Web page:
Quantitative Magnetic Resonance Imaging to Aid Clinical Decision Making in Autoimmune Hepatitis.
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|ClinicalTrials.gov Identifier: NCT03979053|
Recruitment Status : Completed
First Posted : June 7, 2019
Last Update Posted : January 14, 2020
This will be a prospective, observational, cross-sectional study designed to assess how a quantitative Magnetic Resonance Imaging (MRI) scan will aid in a physicians' clinical decision making process in patients with suspected or confirmed Autoimmune Hepatitis (AIH). Participants will be recruited from the specialist outpatient hepatology clinic at Kings College Hospital NHS (National Health Service) Trust who are either being seen as a new or follow-up patient. Participants will be treated and assessed in line with the normal clinical care pathway.
Autoimmune hepatitis is relatively rare, with a prevalence of about 8,000 people in the United Kingdom (UK) diagnosed. It is a non-resolving liver condition that is usually treated with a combination of corticosteroid and immunosuppressant therapy. The current standard for effective management requires close monitoring of disease activity to balance disease control and unwanted side effects of treatment . The recommended management involves monthly blood tests and annual liver biopsies to verify histological remission . However, blood tests lack sensitivity and biopsy is very invasive and samples only a small portion of the liver . Indeed, liver biopsy remains the gold standard for evaluating liver pathology, however it is not appropriate for longitudinal monitoring due to pain, risk and invasiveness. Blood tests can identify when the liver is inflamed, but are insensitive to small changes and are not prognostic. There is a significant unmet need in this patient group relating to both disease monitoring and identifying those needing higher immunosuppression or transplant.
Non-invasive, quantitative MRI can characterise liver tissue to aid in the diagnosis of liver disorders. Using quantitative MRI in the management of AIH patients could be an invaluable asset within the standard care pathway to ensure more appropriate and accurate dosing of steroids is used in AIH patients, thus preventing over/under treating.
|Condition or disease||Intervention/treatment|
|Autoimmune Hepatitis||Device: Multiparametric MRI Scan|
|Study Type :||Observational|
|Actual Enrollment :||80 participants|
|Official Title:||Quantitative Magnetic Resonance Imaging to Aid Clinical Decision Making in Autoimmune Hepatitis.|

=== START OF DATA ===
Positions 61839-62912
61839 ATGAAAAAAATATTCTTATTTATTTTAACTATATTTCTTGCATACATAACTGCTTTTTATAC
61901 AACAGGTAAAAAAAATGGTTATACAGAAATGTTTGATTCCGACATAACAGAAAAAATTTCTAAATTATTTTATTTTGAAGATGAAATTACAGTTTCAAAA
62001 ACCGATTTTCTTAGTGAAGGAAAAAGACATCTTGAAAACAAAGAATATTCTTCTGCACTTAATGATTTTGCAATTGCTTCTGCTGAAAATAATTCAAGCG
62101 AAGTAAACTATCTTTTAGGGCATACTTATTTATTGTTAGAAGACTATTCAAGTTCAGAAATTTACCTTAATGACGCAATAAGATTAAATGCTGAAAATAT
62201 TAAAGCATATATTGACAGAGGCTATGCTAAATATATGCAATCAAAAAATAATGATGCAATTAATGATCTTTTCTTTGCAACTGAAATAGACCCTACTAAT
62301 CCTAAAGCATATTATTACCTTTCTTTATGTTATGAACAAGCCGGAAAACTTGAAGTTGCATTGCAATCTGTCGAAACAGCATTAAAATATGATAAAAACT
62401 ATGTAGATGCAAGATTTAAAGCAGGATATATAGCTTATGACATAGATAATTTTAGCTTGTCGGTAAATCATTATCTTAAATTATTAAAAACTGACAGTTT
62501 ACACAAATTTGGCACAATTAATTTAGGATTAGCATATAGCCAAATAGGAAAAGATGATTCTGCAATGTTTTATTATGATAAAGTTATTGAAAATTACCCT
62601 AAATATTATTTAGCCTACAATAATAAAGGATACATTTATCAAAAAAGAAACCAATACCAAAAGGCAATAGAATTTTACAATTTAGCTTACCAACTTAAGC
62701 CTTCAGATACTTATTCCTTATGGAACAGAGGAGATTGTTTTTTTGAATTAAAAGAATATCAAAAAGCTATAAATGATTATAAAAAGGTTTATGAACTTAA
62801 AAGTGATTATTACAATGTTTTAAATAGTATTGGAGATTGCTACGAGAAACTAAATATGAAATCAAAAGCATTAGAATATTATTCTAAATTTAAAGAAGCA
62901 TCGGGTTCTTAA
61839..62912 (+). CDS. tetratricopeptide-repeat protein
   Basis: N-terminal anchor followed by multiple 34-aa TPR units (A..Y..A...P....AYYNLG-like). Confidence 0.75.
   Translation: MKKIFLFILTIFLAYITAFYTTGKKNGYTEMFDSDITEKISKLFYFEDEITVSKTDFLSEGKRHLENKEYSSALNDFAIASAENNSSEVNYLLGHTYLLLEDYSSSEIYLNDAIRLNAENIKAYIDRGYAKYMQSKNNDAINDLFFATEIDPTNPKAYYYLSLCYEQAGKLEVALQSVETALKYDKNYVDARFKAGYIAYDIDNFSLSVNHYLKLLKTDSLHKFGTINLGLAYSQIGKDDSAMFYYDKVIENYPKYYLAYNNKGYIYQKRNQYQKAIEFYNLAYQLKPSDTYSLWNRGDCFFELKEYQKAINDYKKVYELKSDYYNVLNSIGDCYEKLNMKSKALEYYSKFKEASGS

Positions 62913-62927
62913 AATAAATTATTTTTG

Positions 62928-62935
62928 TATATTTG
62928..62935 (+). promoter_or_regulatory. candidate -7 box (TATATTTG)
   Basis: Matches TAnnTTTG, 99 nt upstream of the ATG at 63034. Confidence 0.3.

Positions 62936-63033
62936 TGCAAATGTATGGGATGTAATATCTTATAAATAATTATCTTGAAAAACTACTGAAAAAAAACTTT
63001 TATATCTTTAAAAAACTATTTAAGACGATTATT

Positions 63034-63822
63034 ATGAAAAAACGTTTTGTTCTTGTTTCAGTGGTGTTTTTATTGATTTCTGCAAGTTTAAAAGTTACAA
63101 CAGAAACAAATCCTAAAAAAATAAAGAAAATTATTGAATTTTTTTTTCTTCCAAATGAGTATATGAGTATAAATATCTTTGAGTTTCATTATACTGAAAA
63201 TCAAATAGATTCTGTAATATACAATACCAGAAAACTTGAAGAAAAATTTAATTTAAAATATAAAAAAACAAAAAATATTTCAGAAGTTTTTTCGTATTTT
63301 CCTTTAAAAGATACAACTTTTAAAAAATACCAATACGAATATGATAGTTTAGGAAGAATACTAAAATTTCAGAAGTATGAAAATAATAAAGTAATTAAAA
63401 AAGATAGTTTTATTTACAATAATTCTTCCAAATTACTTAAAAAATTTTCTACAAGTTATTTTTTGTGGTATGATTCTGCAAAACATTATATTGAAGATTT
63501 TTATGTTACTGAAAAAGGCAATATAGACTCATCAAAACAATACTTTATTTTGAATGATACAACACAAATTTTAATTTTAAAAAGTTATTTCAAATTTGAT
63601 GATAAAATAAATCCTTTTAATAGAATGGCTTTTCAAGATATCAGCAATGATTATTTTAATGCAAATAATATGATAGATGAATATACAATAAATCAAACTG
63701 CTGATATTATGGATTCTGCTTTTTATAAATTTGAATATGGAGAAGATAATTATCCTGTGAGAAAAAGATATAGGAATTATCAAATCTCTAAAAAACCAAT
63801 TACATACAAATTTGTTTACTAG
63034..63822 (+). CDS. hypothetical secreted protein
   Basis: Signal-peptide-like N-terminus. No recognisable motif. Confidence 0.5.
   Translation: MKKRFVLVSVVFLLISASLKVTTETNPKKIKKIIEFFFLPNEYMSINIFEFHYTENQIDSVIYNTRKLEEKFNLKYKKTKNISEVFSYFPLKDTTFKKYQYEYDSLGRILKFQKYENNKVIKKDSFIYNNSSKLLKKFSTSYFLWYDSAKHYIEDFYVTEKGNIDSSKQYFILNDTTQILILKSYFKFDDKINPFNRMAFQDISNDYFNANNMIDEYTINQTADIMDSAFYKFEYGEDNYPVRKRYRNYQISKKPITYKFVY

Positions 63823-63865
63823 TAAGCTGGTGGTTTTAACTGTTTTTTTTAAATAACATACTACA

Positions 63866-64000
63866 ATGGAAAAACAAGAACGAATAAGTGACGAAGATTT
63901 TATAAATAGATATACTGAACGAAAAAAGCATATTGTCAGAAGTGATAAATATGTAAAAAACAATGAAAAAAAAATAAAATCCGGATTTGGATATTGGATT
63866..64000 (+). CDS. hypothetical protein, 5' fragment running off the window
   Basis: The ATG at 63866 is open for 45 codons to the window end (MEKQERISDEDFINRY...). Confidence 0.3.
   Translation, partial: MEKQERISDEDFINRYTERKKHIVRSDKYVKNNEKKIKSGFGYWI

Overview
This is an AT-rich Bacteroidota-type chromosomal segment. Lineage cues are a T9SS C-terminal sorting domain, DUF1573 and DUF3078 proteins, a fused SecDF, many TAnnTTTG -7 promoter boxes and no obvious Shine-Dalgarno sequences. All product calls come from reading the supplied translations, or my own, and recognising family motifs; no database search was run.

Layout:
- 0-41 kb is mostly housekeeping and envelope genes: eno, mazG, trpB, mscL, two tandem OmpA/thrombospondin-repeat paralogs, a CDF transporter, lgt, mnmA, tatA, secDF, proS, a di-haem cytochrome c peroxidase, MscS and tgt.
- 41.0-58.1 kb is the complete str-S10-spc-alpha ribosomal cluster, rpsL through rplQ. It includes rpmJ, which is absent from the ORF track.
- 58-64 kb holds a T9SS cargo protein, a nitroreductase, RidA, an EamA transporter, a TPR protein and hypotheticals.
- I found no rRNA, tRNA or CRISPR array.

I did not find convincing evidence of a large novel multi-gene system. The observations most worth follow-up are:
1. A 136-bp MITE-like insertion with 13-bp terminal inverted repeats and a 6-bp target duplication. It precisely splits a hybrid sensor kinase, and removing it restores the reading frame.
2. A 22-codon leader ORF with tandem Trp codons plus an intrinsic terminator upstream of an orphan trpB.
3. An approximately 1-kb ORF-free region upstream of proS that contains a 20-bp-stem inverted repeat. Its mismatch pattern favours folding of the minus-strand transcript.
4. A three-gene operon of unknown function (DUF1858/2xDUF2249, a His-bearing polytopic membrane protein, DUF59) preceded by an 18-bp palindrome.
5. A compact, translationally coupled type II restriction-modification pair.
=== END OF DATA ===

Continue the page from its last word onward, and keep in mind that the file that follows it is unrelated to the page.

|Actual Study Start Date :||June 26, 2019|
|Actual Primary Completion Date :||October 31, 2019|
|Actual Study Completion Date :||December 31, 2019|
Patients with AIH
60 adult participants will be recruited who are over the age of 18 and are attending a hepatology appointment at KCH NHS FT and are either being investigated for AIH or have confirmed AIH
Device: Multiparametric MRI Scan
Patients attending the clinic will have a MRI scan added to their standard of care.
- The effect of quantitative Magnetic Resonance Imaging (MRI) results on a physician's diagnosis and/or plans for patient with suspected or confirmed Autoimmune hepatitis (AIH) compared with usual standard of care. [ Time Frame: 1 Year ]60 patients with suspected or confirmed AIH will have a MRI scan using LiverMultiScan and the number of patients in whom diagnosis and/or intended clinical management is changed when quantitative MRI results are delivered will be compared to the standard of care.
- Cost-effectiveness of adding LiverMultiScan (LMS) to the standard of care pathway by reducing the inpatient and outpatient management costs. [ Time Frame: 1 year ]Introducing the LMS into the standard of care could potentially reduce in patient and outpatient management costs by reducing unnecessary appointments in secondary care.
- Comparing the changes in the multi-parametric Magnetic Resonance Imaging (MRI) measurements and blood bio-markers in patients with AIH. [ Time Frame: 1 year ]The Multi parametric MRI measurements including cT1 (indicates inflammation and fibrosis) T2* (indicates iron levels) and PDFF (indicates fat levels) will be compared with AIH blood bio-markers, like liver function test (LFTs), to identify whether there is correlation between MRI and AIH blood bio-markers.
To learn more about this study, you or your doctor may contact the study research staff using the contact information provided by the sponsor.
Please refer to this study by its ClinicalTrials.gov identifier (NCT number): NCT03979053
|King College Hospital|
|London, United Kingdom, SE5 9RS|
|Principal Investigator:||Rajarshi Banerjee, MD,PhD||Perspectum|